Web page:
Alcohols & Alkanols: Classification & Functional Group

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  • 0:00 Alcohol and Alkanol…
  • 2:15 Classifying Alcohols…
  • 3:23 The Importance of…
  • 4:20 Lesson Summary
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Lesson Transcript
Instructor: Danielle Reid

Danielle has taught middle school science and has a doctorate degree in Environmental Health

At first glance, the term alcohol and alkanol sound quite similar. In fact, there are similarities between both compounds. Explore this lesson to learn about alcohols and alkanols, how they are classified, and what their functional groups are.

Alcohol and Alkanol Introduction

Alcohols and alkanols: both words sound the same and the spellings are pretty similar. But are there any differences between these two compounds? Well depending on who you ask, this question may result in myriad answers. You may hear there is no difference. On the other hand, you may also hear there is a distinct difference based on molecular structure. For our purposes, we won't define alcohols and alkanols on the basis of their differences, but rather we'll classify alkanols as a type of alcohol.

alkanol and alcohol example

An example of an alcohol and an alkanol is shown here. As you can see, alcohols have a hydroxyl (OH) group attached to at least one carbon atom in a given compound. Alkanols consist of an alkane that contains a hydroxyl (OH) group. The molecular formula of alkanol is CnHn + 1OH and ROH for alcohol.

Now wait a minute, you may be thinking that the molecular formula for alcohol and alkanol look quite similar. Recall that an alkanol is a type of alcohol. Thus, their molecular formulas will be similar. However, the letter 'R' (in alcohol) represents any molecule that can be attached to the hydroxyl group (OH). In other words, 'R' can be thought of as a placeholder for any molecule that decides to chemically bond to a hydroxyl group.

The R group for alkanol is very specific. This R group must be an alkane molecule. Alkanes are compounds that consist of carbon and hydrogen atoms single bonded to each other. Examples of alkanes are shown here.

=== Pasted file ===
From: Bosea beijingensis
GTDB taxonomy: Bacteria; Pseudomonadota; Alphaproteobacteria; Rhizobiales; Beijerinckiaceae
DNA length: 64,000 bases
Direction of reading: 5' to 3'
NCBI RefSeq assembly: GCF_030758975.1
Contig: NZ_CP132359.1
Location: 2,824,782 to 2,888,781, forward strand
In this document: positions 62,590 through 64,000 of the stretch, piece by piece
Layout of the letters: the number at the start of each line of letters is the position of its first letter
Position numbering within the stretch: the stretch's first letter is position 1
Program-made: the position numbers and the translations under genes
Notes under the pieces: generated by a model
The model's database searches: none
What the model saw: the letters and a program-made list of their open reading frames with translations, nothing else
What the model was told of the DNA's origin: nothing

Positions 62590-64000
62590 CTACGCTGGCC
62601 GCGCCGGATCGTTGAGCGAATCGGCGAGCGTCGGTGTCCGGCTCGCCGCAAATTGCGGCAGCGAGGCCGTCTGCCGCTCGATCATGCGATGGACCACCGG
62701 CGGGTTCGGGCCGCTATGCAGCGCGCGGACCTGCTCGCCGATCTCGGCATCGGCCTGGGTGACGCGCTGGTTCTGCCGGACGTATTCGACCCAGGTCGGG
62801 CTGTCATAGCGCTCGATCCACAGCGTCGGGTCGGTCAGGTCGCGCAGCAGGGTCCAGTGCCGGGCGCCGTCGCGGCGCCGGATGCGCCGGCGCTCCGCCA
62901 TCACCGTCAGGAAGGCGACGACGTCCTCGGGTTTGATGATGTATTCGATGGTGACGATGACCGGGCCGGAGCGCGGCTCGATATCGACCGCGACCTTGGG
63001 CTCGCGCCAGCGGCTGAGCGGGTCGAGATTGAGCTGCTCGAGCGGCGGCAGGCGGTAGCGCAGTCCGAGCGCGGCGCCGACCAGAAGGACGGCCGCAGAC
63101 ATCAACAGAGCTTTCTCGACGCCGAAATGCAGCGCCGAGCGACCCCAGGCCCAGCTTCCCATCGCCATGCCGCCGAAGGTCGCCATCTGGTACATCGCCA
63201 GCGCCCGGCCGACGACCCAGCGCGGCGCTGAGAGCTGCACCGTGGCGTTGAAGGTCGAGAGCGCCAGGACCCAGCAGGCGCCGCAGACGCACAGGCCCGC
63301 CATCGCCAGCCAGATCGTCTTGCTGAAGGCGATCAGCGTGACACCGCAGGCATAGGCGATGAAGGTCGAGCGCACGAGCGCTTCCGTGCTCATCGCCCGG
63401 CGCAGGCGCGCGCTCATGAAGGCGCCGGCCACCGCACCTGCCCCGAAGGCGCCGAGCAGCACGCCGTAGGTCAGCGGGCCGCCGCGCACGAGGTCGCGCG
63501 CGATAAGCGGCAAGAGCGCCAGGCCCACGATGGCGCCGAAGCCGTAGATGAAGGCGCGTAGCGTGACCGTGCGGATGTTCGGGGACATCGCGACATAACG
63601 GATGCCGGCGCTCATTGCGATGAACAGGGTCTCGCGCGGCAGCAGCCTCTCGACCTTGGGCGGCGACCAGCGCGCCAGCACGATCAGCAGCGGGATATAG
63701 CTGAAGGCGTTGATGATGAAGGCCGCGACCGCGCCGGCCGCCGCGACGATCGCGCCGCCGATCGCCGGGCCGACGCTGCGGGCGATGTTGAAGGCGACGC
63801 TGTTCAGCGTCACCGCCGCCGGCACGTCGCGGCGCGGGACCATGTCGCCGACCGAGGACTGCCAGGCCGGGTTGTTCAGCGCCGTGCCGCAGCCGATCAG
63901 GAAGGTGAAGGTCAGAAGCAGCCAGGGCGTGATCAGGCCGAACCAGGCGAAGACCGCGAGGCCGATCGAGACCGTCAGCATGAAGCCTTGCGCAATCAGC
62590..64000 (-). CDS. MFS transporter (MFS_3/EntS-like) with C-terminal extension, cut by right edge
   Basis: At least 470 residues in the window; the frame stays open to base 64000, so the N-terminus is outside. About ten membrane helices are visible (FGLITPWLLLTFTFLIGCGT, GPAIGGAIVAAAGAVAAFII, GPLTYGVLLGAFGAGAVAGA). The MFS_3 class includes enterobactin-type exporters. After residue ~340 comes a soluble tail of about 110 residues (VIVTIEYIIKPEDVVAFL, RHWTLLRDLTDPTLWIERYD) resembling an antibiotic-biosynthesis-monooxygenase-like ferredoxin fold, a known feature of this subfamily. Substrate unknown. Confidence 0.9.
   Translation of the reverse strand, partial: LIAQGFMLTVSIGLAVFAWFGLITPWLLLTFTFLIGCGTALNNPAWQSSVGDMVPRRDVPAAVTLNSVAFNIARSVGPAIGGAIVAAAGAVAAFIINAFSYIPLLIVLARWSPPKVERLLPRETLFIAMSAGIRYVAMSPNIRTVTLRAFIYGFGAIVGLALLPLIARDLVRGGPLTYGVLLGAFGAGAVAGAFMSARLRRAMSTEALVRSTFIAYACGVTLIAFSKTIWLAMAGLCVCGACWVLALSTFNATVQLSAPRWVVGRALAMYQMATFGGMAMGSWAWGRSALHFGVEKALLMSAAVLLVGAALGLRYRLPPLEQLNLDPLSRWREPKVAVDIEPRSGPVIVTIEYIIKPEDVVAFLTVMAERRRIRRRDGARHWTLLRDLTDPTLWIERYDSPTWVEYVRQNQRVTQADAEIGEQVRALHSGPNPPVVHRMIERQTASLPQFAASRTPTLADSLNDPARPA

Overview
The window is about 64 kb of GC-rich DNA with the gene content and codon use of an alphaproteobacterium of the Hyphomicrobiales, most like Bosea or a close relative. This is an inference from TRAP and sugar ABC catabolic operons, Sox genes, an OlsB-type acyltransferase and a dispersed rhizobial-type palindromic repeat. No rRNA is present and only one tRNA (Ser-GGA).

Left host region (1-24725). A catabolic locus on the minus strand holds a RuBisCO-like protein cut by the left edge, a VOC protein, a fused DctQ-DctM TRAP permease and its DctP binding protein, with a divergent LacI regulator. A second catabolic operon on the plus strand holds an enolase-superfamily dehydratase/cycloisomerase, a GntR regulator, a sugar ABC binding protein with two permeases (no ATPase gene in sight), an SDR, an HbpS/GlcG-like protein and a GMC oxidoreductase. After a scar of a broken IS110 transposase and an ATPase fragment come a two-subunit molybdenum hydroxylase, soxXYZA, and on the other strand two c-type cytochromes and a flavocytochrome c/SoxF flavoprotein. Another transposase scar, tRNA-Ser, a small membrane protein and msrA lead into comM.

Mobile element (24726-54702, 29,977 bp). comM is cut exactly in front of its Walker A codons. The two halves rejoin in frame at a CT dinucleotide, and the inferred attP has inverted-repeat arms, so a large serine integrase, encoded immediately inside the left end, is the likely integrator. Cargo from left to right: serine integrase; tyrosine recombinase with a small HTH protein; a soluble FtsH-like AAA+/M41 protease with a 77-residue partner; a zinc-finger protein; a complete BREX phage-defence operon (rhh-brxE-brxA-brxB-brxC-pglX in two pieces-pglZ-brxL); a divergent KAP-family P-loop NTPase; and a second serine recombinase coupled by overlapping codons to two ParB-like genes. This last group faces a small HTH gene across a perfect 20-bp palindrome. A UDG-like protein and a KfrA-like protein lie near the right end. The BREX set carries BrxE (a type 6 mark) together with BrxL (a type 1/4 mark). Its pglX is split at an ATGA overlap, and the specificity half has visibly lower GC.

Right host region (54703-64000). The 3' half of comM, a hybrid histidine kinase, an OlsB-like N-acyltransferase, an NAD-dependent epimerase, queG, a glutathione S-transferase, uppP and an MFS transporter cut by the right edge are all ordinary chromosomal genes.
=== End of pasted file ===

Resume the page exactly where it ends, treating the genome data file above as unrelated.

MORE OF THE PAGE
Keep in mind that the R group for an alcohol is not specific. This R group can range from an aromatic compound (i.e., a phenyl group) to a halogen (i.e., chlorine and bromine). Does this mean an alcohol can be an alkanol? It most definitely can! Recall we defined an alkanol as a type of alcohol; thus, there is no doubt that alcohols can have alkane compounds as their R group and be called an alkanol.

Classifying Alcohols and Alkanols

In science, organic compounds can be classified according to the arrangement of atoms in each compound. Alcohols are classified as primary, S\secondary, or tertiary. Because an alkanol is a type of alcohol, we can easily classify these compounds applying the same principles we learn from alcohol classification. Let's start with alcohols first and then tackle alkanols.

An example of each classified alcohol group is provided here.


As you can see, a primary alcohol will only have one R group attached to the carbon-hydroxyl group. Secondary alcohols will have two R groups attached to the carbon-hydroxyl group. Lastly, tertiary alcohols will have three R groups attached to the carbon-hydroxyl group.

Alkanols have the exact same classification system. The only difference is the specificity of the R groups. Remember, alkanols must contain alkane molecules as their R group. Thus, if we take each classification and swap out the R group for an alkane molecule you will have your primary, secondary, and tertiary alkanols.

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